This Palisades home overlooks the Potomac River and the best river view was from a small attic window. The owners wanted to capture the view and create a more usable living area to entertain family. We added a large gable dormer to create an open, light-filled living space with a higher volume. A smaller rear shed dormer allowed us to add a new bathroom to this level.
The only way to create an open, light-filled living space was to construct dormers in the roofline. Our designer opted for two—one large gable dormer on the front of the house and a smaller shed dormer on the back roof.
The front dormer adds volume to the space and it is fitted with three large casement windows that capture the river views.
The challenge when adding a dormer is maintaining structural support of the ridge beam. In this case, given the age of the house, finding point loads to support the existing ridge beam would have created unknown conditions and required renovation work on the first and basement levels. The engineer’s solution was to create an A-frame girder [the triangle is a structural form] supported on existing exterior bearing walls. The new dormer framing is tied into this girder.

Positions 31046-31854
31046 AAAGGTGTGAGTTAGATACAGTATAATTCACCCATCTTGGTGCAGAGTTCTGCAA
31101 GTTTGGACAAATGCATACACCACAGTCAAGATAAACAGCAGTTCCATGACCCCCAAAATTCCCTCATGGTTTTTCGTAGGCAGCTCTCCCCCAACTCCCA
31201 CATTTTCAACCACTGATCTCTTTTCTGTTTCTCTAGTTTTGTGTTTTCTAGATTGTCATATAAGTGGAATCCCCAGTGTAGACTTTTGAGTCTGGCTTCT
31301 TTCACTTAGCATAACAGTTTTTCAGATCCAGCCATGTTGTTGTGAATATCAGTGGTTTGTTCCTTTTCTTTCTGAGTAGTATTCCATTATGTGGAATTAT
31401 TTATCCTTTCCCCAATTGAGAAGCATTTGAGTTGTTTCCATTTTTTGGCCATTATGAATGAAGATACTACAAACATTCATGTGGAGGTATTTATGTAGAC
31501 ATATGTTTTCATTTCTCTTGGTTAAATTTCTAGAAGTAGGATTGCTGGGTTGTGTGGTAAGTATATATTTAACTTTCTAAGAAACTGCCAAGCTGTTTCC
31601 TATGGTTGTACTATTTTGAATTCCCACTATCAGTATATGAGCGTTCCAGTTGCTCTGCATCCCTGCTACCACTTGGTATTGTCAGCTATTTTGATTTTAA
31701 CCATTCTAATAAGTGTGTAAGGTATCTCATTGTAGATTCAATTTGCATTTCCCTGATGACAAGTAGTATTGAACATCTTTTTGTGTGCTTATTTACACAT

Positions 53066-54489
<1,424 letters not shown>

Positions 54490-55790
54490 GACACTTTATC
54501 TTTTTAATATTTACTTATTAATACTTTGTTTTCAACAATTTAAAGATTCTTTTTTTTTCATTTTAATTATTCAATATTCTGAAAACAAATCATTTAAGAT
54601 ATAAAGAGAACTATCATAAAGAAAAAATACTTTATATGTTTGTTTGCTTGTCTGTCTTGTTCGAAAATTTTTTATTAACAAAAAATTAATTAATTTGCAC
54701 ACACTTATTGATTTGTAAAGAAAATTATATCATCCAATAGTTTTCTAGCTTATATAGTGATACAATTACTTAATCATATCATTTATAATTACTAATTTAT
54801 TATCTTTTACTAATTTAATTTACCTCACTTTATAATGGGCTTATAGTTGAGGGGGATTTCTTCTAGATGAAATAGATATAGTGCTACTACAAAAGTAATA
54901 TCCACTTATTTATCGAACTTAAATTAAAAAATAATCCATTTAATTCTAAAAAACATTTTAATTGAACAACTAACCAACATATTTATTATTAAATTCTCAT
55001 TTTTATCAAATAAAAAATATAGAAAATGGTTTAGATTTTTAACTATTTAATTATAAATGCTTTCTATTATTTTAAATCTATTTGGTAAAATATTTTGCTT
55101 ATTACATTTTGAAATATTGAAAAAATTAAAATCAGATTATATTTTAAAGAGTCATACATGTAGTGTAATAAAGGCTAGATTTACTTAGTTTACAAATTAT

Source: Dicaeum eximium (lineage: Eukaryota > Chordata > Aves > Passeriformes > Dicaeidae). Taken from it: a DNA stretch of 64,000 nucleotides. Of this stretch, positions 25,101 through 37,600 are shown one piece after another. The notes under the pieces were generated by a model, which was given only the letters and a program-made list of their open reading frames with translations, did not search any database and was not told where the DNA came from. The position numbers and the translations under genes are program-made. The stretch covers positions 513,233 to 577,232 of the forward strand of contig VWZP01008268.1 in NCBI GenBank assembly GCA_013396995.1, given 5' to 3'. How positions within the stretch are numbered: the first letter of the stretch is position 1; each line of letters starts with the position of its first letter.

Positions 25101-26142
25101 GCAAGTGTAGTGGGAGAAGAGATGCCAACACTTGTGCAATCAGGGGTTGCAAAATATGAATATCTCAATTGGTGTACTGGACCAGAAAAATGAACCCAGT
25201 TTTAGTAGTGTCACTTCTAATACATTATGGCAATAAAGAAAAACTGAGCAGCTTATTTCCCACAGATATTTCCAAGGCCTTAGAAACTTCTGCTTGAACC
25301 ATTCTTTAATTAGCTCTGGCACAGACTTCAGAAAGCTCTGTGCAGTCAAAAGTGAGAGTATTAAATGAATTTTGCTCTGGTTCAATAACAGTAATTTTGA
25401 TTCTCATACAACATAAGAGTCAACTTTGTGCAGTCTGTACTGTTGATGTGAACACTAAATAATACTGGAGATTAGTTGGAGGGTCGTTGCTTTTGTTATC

Energy code required R38 insulation in the new dormer roofs, and the homeowners also wanted to add more insulation to their existing roof. Open cell spray foam insulation was the right choice to accommodate both requirements.
The drywall follows the framing, which creates interesting ceiling details.
A new rear dormer in the attic allowed for the installation of a full bathroom on this level.
We installed new hardwood flooring throughout the space. Though the attic had two large existing skylights, to bring in more natural light we added two more skylights—one in the bathroom and one in the hallway. We also installed new recessed lights throughout the entire space and in the bathroom.
October 20, 2015
Attic, Insulation, Dormers